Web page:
Culture of bullying and violence revealed at elite Danish school

A television documentary has deeply shaken the reputation of Herlufsholm, a prestigious boarding school where the children of many of the Danish elite attend — including the heir to the throne. 

Herlufsholm School
Herlufsholm School, founded in 1565, must answer for a culture of violence among students described in a new documentary by TV2. Photo: Mads Claus Rasmussen/Ritzau Scanpix

The TV2 documentary, which premiered on Thursday, describes a culture of unmitigated bullying and violence, alongside allegations of sexual assault.

The principal at the school said Friday morning that “unhealthy” traditions must be changed or stopped, in comments to broadcaster DR Sjælland.

“I will start a process beginning today with the students with a view to us stopping or changing some traditions that have an element of unhealthy culture in them,” the headteacher, Mikkel Kjellberg, said.

But Kjellberg also denied the school had a “tough” culture, only remnants of customs from former times.

“Now an again a sort of isolated case pops up. These isolated cases can have reference to the tough culture of earlier times,” he said in comments reported by news wire Ritzau.

Kjellberg also said it was “not my impression” that school management had failed to protect students.

Herlufsholm management has previously denied any issues related to traditions and culture at the high-status school.

TV2’s documentary, based on interviews with as many as 50 former students at Herlufsholm, includes accounts of violence, bullying and sexual harassment.

Criticism of the school has reached the top of Danish politics, with Prime Minister Mette Frederiksen calling the revelations brought forward by the TV2 documentary “unforgivable”.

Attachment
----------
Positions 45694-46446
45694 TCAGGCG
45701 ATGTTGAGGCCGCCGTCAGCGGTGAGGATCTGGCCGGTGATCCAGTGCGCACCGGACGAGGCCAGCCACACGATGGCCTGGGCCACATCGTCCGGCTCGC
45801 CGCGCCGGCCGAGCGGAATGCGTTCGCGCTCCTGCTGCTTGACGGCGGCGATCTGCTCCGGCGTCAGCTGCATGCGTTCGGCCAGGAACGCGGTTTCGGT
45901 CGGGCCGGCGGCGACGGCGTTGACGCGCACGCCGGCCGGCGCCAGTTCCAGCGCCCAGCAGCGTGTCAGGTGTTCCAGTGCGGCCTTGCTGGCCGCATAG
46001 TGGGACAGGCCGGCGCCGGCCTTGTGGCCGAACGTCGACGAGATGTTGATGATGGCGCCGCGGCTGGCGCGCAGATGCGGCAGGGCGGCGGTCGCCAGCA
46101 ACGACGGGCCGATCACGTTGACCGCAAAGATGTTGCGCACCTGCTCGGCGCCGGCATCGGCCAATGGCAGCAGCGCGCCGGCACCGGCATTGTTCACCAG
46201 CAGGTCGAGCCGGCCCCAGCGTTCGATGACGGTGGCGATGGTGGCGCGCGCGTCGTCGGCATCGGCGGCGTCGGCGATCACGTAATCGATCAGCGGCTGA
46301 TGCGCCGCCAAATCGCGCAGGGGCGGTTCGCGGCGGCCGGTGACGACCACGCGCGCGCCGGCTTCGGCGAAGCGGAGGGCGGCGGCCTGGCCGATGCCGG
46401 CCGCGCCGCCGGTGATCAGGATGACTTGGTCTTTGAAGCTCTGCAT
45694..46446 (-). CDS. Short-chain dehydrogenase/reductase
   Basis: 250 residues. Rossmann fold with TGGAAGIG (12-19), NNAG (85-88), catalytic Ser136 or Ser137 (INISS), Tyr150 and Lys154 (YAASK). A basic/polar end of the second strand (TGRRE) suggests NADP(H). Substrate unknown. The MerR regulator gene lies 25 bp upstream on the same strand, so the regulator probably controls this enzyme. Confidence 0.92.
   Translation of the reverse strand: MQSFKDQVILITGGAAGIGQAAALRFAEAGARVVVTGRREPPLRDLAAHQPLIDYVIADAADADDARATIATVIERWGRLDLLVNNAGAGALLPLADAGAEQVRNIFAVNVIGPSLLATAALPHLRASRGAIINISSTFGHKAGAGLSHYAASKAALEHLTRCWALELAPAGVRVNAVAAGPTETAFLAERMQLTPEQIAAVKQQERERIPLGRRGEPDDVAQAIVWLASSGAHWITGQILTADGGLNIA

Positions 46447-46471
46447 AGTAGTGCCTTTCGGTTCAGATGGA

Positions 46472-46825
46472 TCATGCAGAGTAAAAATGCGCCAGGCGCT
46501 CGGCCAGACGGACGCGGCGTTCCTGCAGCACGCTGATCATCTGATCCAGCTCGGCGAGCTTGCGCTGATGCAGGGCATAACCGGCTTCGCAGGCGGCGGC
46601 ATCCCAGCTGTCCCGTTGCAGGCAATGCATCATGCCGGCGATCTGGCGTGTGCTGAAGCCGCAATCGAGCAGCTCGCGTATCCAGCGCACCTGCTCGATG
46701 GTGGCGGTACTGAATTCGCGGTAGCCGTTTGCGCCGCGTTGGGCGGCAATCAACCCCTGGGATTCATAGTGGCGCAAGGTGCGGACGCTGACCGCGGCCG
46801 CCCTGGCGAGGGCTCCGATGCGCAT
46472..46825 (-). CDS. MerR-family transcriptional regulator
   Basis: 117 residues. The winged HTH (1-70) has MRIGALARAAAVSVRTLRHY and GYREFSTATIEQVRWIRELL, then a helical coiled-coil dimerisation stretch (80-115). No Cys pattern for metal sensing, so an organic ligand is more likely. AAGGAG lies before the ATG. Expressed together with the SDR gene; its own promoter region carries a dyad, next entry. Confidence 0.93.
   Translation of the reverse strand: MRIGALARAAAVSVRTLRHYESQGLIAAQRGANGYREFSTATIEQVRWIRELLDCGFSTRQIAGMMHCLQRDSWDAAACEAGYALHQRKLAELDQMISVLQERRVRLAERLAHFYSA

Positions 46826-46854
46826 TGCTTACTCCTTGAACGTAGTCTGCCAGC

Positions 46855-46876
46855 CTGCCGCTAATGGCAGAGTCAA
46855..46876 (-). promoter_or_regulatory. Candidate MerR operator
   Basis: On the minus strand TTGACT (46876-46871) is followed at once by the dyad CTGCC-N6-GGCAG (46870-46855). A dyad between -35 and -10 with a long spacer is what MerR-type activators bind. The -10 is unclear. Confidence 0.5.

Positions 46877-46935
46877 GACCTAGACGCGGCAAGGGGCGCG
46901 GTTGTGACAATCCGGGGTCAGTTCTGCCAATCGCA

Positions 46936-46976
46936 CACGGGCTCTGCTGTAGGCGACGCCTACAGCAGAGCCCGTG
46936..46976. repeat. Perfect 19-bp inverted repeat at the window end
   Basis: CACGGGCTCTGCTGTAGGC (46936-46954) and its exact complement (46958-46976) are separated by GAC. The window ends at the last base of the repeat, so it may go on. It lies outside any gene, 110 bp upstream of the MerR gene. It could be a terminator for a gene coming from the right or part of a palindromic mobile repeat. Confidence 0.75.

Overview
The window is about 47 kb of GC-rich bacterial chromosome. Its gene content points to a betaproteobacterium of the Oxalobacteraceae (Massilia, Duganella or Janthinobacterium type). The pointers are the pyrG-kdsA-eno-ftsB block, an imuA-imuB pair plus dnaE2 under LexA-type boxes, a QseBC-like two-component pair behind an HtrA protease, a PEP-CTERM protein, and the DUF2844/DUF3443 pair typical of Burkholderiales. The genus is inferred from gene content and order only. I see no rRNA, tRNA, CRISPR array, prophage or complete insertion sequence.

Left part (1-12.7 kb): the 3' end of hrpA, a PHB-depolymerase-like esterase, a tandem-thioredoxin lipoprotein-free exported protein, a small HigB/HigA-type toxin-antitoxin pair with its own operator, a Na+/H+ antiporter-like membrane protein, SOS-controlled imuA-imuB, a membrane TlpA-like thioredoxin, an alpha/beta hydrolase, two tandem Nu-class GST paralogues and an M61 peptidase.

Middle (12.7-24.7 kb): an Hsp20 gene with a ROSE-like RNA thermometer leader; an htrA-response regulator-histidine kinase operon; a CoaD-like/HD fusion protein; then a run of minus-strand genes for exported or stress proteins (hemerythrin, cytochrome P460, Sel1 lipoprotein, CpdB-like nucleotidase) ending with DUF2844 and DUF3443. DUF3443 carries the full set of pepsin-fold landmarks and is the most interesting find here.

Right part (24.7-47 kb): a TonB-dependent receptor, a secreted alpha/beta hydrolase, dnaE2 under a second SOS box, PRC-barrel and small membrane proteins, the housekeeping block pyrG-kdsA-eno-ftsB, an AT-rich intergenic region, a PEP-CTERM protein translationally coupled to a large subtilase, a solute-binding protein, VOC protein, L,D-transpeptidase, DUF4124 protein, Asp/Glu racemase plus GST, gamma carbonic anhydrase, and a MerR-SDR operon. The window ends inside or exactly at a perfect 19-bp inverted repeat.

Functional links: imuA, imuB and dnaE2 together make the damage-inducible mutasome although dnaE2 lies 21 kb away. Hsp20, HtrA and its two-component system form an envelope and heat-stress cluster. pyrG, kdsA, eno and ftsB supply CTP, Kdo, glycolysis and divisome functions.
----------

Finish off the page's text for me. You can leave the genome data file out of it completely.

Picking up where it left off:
“The school must take responsibility and put a stop to the underlying culture,” Frederiksen wrote on Facebook.

Prince Christian, 16, son of the heir to the throne Crown Prince Frederik is completing his first year as a boarding student at Herlufsholm. His younger sister Princess Isabella, 15, is slated to start next term. 

Crown Prince Frederik and Crown Princess Mary have released a statement decrying the conditions at Herlufsholm as “completely unacceptable.” 

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Denmark to reduce school class sizes for small children

The Danish parliament has voted in favour of reducing the maximum class size for the youngest age groups at elementary schools.

Denmark to reduce school class sizes for small children

New classes in grades “0” to 2 (aged 6-8 years) at Denmark’s elementary schools (folkeskoler) will be limited to a maximum of 26 children from next year.

The current limit is 28 students.

The lower limit has been brought in partly to help children with special needs, Minister for Children and Education Pernille Rosenkrantz-Theil told broadcaster DR.

“This will naturally help all children and it will naturally also benefit all children with special needs in particular,” Rosenkrantz-Theil said.

“Those who find it difficult to be included in large parts of elementary school” would benefit most from the change, she said.

Despite the new limit having been adopted by parliament, a maximum of 26 children in a class is not completely guaranteed.

That is because special circumstances can allow exemptions to the rule to be applied, permitting classes of up to – but no more than – 28 children.

The rule change takes effect at the beginning of the next school year.

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